Not getting enough sleep is the most commonly cited reason for exhaustion. However, if you get plenty of sleep and still don’t feel rested, you’ve got some investigating to do.
Aside from a serious medical condition, there are two common factors that contribute to exhaustion, especially for people with an active social life.
Here are two ways your energy is being depleted, and what you can do about it:
Over-promising siphons your energy more than anything else. There are two ways this happens:
Following through with every commitment you make, just for the sake of being able to say you didn’t bail. This is an honorable approach, but unwise. Naturally, you want to honor your word and maintain your integrity. However, there are times when that will wear you down.
For instance, say a friend invites you to a movie Friday afternoon and you accept. Later, your kid’s teacher requests a meeting 30 minutes after the movie ends.
You could dash out of the movie, rush to the meeting, and be frustrated and stressed. You could also reschedule with your friend and give yourself plenty of time to prepare and walk into the meeting relaxed and open.
It’s not wrong to reschedule your commitments. Understandably, you don’t want to look like a flake. However, flakes don’t reschedule, they just leave people hanging. If anything, you’ll be teaching your friends to be flexible.
Continually re-promising and still not following through. Consistently re-promising and not following through is a sign that you’re not interested in doing whatever you said you’d do.
Not being honest puts that broken commitment in your space before you’ve even broken it. You’ll worry about it, dread it, and your brain will be on overdrive, coming up with ways to get out of it when you could have said no in the first place. Dr. Steven Feinsilver, director of sleep medicine at Lenox Hill Hospital, told The Week, mental fatigue is legitimate. He says the body reacts to stress in the same way, whether it’s mental or physical. The brain uses more energy than the rest of the body, and burns 20% of all oxygen consumed by the body.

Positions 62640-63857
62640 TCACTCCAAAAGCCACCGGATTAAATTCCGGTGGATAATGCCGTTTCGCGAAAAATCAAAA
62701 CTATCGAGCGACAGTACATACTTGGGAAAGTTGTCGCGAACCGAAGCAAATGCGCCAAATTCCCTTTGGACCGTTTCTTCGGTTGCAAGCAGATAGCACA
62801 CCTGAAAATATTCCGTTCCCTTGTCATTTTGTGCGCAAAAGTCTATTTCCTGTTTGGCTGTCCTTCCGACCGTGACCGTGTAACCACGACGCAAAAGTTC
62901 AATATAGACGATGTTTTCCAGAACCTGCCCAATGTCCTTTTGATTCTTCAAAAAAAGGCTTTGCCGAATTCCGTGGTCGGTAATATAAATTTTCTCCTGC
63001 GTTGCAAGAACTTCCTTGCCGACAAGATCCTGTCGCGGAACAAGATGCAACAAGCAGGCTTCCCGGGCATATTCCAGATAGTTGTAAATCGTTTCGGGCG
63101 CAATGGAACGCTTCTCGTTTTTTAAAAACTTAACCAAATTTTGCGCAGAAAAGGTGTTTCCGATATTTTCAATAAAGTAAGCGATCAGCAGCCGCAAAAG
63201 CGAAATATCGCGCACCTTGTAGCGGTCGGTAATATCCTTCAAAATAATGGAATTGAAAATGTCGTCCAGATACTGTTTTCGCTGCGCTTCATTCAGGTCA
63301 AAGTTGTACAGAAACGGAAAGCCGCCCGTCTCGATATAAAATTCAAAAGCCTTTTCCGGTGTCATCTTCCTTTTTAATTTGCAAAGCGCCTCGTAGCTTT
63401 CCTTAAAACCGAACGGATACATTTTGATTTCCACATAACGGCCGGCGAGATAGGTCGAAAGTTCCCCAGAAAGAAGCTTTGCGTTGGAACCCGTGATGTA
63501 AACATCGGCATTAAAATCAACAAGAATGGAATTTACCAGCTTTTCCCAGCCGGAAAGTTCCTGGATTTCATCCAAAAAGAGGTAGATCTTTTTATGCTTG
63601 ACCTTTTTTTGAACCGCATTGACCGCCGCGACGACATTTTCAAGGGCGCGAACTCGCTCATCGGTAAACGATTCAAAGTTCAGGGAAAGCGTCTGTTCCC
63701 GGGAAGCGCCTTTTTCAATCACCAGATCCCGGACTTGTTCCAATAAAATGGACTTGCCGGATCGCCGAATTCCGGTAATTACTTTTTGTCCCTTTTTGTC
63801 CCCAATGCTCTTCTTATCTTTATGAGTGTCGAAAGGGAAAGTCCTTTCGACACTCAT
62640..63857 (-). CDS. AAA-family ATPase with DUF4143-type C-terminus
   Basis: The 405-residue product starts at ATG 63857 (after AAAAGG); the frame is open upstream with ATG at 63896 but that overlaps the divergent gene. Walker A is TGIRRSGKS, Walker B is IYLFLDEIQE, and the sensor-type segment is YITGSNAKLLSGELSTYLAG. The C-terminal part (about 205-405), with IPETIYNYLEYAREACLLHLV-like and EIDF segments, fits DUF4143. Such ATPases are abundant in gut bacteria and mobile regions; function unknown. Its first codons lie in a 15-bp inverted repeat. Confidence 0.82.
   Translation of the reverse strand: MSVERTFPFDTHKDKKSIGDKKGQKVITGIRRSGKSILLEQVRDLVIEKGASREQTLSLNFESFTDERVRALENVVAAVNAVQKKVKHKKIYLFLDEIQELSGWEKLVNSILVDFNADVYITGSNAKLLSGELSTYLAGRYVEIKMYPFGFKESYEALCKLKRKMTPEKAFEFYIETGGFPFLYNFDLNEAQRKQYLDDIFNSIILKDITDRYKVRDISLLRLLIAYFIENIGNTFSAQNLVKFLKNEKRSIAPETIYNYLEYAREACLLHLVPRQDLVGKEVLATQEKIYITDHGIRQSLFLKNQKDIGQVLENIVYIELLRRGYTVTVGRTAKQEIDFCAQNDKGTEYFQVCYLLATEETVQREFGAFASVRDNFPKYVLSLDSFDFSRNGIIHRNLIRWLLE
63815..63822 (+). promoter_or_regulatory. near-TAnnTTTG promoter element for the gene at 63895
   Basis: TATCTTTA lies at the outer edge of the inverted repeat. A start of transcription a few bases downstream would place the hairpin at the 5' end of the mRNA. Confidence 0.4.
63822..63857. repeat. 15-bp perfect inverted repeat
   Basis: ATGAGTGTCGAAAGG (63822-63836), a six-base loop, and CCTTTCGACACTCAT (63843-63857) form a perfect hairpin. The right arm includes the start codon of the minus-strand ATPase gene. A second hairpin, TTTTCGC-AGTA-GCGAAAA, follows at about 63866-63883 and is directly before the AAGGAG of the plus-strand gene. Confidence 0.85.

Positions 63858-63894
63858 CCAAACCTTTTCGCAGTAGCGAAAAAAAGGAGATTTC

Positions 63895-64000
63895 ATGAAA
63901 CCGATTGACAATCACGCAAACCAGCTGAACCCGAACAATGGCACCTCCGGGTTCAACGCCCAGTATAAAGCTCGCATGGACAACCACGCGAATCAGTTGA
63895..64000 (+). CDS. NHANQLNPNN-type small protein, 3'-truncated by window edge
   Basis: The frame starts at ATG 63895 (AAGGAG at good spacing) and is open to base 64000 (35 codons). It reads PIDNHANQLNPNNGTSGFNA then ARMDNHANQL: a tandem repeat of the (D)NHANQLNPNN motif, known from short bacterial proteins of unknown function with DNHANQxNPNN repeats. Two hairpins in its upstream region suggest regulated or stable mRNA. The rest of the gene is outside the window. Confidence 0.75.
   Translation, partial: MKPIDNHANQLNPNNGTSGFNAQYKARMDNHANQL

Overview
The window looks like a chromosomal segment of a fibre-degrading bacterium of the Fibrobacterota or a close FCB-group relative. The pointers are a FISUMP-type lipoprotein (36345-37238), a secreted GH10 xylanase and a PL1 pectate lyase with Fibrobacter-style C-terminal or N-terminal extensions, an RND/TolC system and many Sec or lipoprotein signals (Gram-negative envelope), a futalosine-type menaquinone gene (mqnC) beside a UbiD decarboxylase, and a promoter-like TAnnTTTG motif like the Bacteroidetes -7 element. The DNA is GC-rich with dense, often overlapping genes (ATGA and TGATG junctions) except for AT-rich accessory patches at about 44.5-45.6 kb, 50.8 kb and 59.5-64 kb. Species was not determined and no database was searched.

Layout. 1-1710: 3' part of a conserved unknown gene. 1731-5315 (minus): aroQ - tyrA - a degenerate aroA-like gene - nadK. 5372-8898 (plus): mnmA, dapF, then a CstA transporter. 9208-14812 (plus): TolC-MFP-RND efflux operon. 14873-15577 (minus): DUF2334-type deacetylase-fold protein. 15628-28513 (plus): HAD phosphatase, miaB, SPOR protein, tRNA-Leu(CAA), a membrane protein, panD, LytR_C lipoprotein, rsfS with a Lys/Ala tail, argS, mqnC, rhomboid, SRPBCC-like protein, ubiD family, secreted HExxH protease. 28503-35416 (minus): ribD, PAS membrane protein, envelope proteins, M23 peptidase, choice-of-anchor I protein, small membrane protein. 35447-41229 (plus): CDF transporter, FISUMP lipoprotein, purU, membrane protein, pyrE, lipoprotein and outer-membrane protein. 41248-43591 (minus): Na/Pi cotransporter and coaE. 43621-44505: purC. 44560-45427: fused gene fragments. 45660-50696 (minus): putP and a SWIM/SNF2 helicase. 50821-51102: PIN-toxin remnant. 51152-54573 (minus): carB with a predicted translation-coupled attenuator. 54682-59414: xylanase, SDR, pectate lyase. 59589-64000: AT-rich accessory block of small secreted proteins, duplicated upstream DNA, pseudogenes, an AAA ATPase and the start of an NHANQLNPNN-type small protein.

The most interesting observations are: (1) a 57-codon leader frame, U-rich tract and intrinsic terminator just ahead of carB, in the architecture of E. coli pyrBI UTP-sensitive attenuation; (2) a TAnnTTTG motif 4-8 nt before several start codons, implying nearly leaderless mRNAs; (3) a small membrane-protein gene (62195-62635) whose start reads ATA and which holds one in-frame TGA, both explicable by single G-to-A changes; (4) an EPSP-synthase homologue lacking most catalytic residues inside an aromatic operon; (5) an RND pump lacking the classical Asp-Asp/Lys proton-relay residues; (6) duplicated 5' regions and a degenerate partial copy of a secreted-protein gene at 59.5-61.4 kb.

All those broken promises you’ve been worrying about, putting off, and avoiding are making you tired.
The ultimate key is to be selective with your promises. People will respect you for being honest, but they won’t respect you for being unreliable.
The list of pharmaceutical drugs that cause fatigue and weakness grows daily. Unfortunately, if you rely on blood pressure medication or antidepressants, you’ll have a harder time recovering from fatigue. Both types of medication are known to cause fatigue due to their diuretic properties. Along with water, diuretics expel electrolytes the body needs, which causes fatigue.
This is where rejuvenating herbs like kratom and maca can help.
Rejuvenate with kratom
According to the folks at Lively Mood, kratom is “a tropical tree in the coffee family, native to Southeast Asia. Mostly grown in the central and southern regions of Thailand as well as Indonesia, Malaysai, and Vietnam, the leaves of the tree have been used for thousands of years by the ancient peoples of the area.” It’s a natural way to improve mood and increase energy and focus.
Studies have shown kratom to be a good source of energy, focus, and vitality. Unlike energy drinks, kratom doesn’t pick you up and drop you.
Balance your hormones with maca
Maca (Lepidium meyenii) is a nutritionally dense superfood used to boost energy, libido, and balance hormones. In Peru, it’s added to soup, while in the US, it’s usually added to smoothies in a powder form.
One scientific study published in the journal Menopause shows that maca generates an improved mood during menopause by easing anxiety and depression. 14 postmenopausal women consumed 3.5 grams of maca for six weeks followed by a placebo for another six weeks. The results concluded that maca reduced anxiety and depression while improving sexual function.
It should be noted that maca has not been formally tested on pregnant and nursing women; you should always consult your healthcare provider before taking any supplement, no matter how natural it is.
As with any supplement, it’s important to check with your healthcare provider before consuming even natural herbs.
Give your brain a rest. Refocus your energy on what matters to you, and don’t worry about what others think. When people depend on you, it’s important to take care of yourself first.
Written by Emily Green for Working Mother and legally licensed through the Matcha publisher network. Please direct all licensing questions to email@example.com.
Featured image provided by Working Mother
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